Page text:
Thursday, Dec. 09, 2010

The Pope Doesn't Quite Endorse Condoms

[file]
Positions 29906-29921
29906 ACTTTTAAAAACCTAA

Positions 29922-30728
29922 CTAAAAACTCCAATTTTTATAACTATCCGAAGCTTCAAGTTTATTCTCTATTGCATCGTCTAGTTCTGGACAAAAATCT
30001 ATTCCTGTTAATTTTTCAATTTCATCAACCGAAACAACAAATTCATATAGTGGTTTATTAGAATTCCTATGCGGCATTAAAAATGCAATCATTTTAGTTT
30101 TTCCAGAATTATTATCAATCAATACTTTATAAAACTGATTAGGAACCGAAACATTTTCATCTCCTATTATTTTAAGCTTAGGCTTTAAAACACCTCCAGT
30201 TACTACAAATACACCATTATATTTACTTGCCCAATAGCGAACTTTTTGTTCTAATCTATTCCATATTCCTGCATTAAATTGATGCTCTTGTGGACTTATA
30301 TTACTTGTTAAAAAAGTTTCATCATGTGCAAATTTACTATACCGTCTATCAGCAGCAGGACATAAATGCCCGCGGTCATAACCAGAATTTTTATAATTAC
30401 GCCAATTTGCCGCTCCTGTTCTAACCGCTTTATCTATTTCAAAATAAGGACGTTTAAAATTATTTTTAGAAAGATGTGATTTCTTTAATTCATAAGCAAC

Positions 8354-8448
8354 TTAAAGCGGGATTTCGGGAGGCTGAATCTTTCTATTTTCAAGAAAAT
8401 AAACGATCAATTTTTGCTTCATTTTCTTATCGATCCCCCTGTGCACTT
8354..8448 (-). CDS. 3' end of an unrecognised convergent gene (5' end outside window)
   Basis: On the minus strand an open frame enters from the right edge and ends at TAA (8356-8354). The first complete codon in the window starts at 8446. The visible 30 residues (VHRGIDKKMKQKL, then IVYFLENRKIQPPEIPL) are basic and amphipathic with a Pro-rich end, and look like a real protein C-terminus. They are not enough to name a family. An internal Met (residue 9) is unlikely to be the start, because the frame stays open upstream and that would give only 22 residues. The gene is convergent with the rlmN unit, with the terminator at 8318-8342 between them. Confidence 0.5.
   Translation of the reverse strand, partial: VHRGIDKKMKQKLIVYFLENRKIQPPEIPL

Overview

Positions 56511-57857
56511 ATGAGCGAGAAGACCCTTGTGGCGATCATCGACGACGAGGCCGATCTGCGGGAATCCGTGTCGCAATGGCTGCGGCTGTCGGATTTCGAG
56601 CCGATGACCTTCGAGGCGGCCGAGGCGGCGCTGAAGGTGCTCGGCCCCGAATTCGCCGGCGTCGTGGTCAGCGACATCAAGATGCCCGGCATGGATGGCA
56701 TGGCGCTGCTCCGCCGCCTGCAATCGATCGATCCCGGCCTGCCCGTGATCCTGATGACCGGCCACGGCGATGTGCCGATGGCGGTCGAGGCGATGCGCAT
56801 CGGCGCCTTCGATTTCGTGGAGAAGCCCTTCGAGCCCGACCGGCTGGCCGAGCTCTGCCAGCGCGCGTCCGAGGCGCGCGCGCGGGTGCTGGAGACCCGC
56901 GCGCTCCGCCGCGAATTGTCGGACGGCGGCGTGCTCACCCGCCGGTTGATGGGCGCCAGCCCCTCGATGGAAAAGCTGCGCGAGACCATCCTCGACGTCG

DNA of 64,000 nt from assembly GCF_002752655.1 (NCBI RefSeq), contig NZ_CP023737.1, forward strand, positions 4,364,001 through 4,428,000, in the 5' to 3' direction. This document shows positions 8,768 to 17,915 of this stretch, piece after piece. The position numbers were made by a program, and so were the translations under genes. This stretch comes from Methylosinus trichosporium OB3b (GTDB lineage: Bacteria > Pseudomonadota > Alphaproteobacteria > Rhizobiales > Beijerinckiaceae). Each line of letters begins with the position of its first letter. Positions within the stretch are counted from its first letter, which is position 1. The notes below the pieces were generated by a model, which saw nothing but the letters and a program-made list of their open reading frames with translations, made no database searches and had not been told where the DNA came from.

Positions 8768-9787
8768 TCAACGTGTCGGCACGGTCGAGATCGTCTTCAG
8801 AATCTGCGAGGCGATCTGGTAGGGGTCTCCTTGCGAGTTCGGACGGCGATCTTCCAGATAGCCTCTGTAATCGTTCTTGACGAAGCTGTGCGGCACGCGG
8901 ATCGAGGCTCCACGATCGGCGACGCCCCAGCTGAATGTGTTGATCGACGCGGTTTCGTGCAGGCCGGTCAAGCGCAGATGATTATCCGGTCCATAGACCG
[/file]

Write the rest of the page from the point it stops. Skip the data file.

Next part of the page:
The headline around the world was that Pope Benedict XVI had endorsed the use of condoms, albeit under special circumstances. What the Pope actually said was subtly different. He still strongly disapproves of the use of condoms as contraception. The specific example he mentioned in the interview that made headlines, that of a male prostitute choosing to use a condom in a conscious choice to prevent HIV infection, is couched as "a first step in the direction of moralization, a first assumption of responsibility, on the way toward recovering an awareness that not everything is allowed and that one cannot do whatever one wants." In short, if it allows you to learn how to be good — and eventually learn not to have to depend on condoms — then, just maybe, you can use a condom. Conservative Catholics decried what they describe as relativisim — one of Benedict's bêtes noires — creeping into his philosophy. The Papal statement, however, appears to have allowed Catholic groups engaged in the global battle against AIDS more flexibility in dealing with the disease and those who suffer from it.